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Construction Spending Down to End 2022

The construction industry continues to face many of the same headwinds that buffeted it throughout 2022, including labor shortages, elevated material costs, and high and rising interest rates. While overall construction spending expanded throughout the year in both the U.S. (+7.7%) and Canada (+4.7%), spending dipped on a monthly basis in December, falling 0.4% and 6.3%, respectively.

The U.S. nonresidential sector contracted in December, ending a streak of six-straight monthly increases. The contraction was broad-based with spending declining in ten of the sixteen nonresidential subsectors.

Nonresidential constructions pending expanded in Canada, up a modest 0.2%. That’s due almost entirely to a 2.1% increase in industrial construction spending; spending fell in the institutional and government category and was flat in the commercial category in December.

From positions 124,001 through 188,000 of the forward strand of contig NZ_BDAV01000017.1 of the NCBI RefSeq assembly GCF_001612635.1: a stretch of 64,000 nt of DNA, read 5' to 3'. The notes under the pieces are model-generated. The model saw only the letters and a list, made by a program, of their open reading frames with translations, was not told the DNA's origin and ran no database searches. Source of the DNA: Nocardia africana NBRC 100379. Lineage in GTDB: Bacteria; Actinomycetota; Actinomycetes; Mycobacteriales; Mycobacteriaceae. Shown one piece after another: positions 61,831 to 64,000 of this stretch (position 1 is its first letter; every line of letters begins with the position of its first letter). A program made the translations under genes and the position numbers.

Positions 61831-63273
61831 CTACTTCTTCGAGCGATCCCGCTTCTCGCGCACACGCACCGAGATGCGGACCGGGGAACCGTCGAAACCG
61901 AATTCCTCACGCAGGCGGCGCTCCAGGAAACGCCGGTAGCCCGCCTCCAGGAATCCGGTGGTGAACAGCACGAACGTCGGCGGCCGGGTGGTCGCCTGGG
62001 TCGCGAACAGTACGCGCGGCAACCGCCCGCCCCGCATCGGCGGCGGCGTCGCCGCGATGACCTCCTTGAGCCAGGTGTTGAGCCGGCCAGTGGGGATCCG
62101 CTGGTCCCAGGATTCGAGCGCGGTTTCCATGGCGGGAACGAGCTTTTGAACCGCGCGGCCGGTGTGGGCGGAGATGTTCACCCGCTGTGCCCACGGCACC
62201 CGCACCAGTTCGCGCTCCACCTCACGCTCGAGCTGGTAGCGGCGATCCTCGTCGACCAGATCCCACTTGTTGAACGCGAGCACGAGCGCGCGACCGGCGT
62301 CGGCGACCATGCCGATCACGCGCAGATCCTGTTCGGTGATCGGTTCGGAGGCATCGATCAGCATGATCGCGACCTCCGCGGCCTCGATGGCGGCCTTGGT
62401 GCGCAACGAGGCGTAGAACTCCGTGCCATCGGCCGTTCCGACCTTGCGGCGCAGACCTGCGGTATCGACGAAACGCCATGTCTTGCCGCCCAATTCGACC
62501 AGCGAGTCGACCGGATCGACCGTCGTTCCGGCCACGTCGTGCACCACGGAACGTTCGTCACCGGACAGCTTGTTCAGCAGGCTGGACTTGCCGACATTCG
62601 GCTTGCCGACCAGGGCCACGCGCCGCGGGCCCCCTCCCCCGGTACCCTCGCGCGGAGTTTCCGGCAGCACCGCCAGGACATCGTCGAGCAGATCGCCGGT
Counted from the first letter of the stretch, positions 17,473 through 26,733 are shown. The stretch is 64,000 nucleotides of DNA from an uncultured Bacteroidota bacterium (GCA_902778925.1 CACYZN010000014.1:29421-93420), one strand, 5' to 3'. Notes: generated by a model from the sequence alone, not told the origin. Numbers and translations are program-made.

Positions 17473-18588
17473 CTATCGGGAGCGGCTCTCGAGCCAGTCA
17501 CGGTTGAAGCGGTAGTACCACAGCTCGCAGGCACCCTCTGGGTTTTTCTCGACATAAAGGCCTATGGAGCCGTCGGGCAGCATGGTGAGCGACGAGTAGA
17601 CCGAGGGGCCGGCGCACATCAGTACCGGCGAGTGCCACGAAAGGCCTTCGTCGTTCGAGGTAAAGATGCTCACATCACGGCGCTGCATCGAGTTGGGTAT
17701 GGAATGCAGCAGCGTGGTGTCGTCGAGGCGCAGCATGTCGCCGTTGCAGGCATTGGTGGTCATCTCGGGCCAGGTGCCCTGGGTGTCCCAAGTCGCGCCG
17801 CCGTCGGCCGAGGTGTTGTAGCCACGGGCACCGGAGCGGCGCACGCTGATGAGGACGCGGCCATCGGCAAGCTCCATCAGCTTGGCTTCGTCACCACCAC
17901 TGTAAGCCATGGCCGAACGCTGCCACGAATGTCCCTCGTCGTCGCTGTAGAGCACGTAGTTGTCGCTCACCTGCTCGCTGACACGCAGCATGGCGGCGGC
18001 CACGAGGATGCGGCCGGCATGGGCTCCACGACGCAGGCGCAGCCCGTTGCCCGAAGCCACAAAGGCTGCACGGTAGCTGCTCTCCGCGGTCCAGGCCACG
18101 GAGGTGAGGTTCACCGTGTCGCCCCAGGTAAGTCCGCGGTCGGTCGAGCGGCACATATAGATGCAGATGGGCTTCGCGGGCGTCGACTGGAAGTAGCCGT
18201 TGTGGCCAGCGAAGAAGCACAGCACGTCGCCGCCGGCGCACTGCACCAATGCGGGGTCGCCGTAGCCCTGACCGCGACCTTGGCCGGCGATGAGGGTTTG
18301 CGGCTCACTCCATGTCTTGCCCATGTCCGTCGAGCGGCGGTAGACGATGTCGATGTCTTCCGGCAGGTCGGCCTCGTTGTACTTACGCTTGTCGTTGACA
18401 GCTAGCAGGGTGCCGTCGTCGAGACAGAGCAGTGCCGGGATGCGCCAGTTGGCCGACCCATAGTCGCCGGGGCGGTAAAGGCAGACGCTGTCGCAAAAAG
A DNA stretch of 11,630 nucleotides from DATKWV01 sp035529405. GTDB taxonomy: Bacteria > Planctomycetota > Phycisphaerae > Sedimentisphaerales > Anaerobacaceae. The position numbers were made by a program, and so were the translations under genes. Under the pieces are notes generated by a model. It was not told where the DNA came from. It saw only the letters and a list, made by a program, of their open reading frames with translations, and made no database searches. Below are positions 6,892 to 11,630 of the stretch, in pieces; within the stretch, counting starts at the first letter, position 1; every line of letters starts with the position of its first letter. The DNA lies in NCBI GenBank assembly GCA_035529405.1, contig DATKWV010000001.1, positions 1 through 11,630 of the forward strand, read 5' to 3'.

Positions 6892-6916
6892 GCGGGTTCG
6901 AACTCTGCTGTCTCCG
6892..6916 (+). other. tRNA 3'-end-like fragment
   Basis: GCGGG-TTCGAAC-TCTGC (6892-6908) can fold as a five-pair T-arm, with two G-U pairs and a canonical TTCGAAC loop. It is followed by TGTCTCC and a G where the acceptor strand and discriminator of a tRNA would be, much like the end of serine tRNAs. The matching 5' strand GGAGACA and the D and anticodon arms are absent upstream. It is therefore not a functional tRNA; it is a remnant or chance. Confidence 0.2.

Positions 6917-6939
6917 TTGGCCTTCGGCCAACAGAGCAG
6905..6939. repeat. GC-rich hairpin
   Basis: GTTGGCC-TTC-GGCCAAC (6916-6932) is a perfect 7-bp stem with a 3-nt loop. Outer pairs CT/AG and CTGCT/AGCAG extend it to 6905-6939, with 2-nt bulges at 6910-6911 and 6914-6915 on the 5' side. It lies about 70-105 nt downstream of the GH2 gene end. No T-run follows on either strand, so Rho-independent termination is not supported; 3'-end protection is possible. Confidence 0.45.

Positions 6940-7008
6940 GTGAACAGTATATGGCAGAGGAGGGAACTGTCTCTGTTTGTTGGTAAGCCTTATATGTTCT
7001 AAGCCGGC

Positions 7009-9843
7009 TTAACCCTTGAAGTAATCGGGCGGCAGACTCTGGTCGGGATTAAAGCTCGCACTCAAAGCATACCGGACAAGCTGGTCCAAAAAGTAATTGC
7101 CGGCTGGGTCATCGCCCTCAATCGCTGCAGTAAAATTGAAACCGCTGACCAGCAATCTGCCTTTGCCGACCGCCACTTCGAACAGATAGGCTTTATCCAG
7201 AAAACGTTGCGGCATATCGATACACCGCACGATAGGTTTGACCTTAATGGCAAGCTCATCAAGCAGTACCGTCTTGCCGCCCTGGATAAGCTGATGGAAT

The residential sector, on the other hand, has struggled as lofty interest rates push mortgage rates higher, severely limiting homebuying activity. As a result, residential construction spending declined 0.3% in the U.S. and 8.8% in Canada during December.

Click here to download this month’s full economic update
(which discusses: construction spending, labor shortages, material costs and interest rates.)